Most who chase big waves don’t do it for fame or glory. They do it for passion. Fabian Campagnolo is one such individual – grafting during the summer months to be able to chase monstrous waves through the winter. A different kind of graft. And one that has prepared him for all eventualities…
One Tough Cookie
I was in Morocco with my sister. She’s a tough cookie, but the waves were pumping and she was out of her depth. We had missed our exit point and were getting washed down the coast towards the dagger-like rocks of the cliffs. She was tired and kept sinking under the water, each time resisting less and less. I had to keep pulling her up. Our leashes were tangled. We were getting mowed down. She was just lying there. I was holding her hand. She was totally surrendered. Finally, she looked at me and said, “I can’t anymore, I’m blacking out.” In that moment I had the gnarliest feeling inside of my body. Her life was literally in my hands. We were out of control, and I was using all my strength and experience, just to try and keep her alive…
I met my sister in Morocco after finishing my 4th season in Nazaré. I worked my guts out in a German winery to make enough money to survive on the breadline for 5 months in Portugal. I’m 23 years old now and more confident than I was at 19. I flew below the radar those first three seasons. My goal was to watch and learn from the older guys. 2022 was my breakthrough year. There were so many good, big days in a row. I couldn’t afford to pay for accommodation, so I was staying in a warehouse, sleeping amongst the jet skis on a hammered old spring mattress. It felt like I was cold all the time. I never slept properly, especially when the waves were big. The warehouse was on sea level. Sometimes at night, the helmets would fall off the wall, rattled loose by the thudding vibrations of enormous waves exploding nearby. The walls would literally shake around me.
I’ve had some heavy wipeouts over the years and still managed to keep coming back, but I suffer from concussions, so I’m often a bit dazed and confused. This year it was swell after swell and I didn’t feel like I was getting enough time to recover. I would ask myself if I really cared enough about riding big waves to be prepared to die doing it. I’d surf for 5-6 hours at a time and end up delirious from lack of food, physical exhaustion and being bashed around. I found myself constantly trying to identify where that fine line between physical exhaustion, concussion and just plain fear was.
Paddling yourself onto waves is so much scarier than getting towed into them with a jetski. Paddle boards are twice the size of tow boards, so wind becomes a factor. It can feel like you’re trying to stand on a kite in the wind. The waves over there get so big and windy and choppy. One wipe out was worse than anything I’d experienced before or since. I airdropped, my feet landed wrong, I caught my rail and had to go straight. I remember looking up and seeing the lip far above me. I was going so fast that I misjudged my dive and didn’t penetrate. My head hit the water and I cartwheeled down the face. I got thrashed around for so long. I normally feel dizzy only when I come up, but this time I was dizzy under water. My head was spinning in a thousand directions and the wave just kept pushing me deeper. When I eventually came up, I inhaled foam and my throat closed up with an involuntary spasm reflex. I couldn’t breathe anymore. Then another wave rolled over and I started seeing stars. I was totally disorientated. I went somewhere else in my head where the reality wasn’t so gnarly and eventually blacked out.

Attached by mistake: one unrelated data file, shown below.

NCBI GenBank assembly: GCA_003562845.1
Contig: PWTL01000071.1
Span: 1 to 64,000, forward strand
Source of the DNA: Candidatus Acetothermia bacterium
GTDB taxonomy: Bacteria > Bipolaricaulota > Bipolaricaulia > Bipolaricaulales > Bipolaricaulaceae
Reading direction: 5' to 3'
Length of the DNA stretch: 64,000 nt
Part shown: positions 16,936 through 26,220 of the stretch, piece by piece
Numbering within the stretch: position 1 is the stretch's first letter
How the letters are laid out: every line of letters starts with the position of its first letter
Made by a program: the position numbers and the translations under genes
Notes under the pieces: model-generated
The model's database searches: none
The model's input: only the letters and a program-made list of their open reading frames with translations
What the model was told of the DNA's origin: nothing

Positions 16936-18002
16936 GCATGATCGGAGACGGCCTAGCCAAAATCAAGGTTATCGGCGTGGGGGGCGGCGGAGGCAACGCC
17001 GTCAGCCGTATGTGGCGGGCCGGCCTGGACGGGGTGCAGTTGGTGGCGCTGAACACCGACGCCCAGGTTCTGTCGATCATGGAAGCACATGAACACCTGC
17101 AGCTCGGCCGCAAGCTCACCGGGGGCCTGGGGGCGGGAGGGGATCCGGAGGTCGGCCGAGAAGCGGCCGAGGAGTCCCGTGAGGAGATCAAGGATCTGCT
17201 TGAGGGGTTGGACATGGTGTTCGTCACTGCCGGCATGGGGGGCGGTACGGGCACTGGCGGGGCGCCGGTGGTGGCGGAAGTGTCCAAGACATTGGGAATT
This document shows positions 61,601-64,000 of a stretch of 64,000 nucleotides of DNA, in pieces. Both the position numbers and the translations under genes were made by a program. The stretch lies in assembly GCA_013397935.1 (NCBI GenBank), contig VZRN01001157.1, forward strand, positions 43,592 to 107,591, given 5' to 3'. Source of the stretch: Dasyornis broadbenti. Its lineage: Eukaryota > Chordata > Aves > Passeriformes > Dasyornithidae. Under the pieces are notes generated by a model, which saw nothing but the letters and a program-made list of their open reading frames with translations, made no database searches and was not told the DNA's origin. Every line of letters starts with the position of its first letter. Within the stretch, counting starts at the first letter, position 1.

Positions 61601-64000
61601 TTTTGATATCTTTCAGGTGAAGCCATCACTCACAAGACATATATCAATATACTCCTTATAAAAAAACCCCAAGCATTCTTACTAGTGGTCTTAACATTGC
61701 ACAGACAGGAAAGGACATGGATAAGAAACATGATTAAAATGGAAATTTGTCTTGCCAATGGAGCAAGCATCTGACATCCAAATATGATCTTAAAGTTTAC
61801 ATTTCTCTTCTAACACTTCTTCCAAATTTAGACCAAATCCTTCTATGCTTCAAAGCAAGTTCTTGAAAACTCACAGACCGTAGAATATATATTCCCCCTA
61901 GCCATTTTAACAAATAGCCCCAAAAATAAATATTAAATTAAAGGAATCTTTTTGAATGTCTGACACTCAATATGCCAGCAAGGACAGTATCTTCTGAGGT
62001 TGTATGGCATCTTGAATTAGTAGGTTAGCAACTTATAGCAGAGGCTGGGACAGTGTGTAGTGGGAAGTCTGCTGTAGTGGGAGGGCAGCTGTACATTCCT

When I came round again I was frantic. When a rescue jetski eventually picked me up, the guy could see I wasn’t ok. He climbed off the ski and onto the rescue sled with me. He held my hand. I had this crazy feeling like I was going to vomit, but instead I began to weep uncontrollably. I’ve never in my adult life, cried like that.
At Nazaré the surfers are very capable, but in Morocco with my sister, that was different. She would have drowned if I hadn’t been there. It was a terrifying thing to go through. I had to drag her 6 kilometers down the coast before we found a safe place to come ashore. She was shaken up, but otherwise fine. However, it took me a few weeks to process. It really messed me up. During the 2022 season at Nazaré there were many situations where I’d thought of what I’d do with a lifeless or unconscious body. When things went wrong with my sister, I felt like I was already prepared and so I started doing those things that I’d been thinking of. I realized that the smallest decisions can have huge consequences. I often over-think things, but that was one of those situations where over-thinking it ultimately prepared me for the worst-case scenario.
People ask why I keep going back out there. I’ve thought about it a lot. We all die in the end, and there are far worse ways to die than drowning in big waves. So, I guess I’ve had to make my peace with that.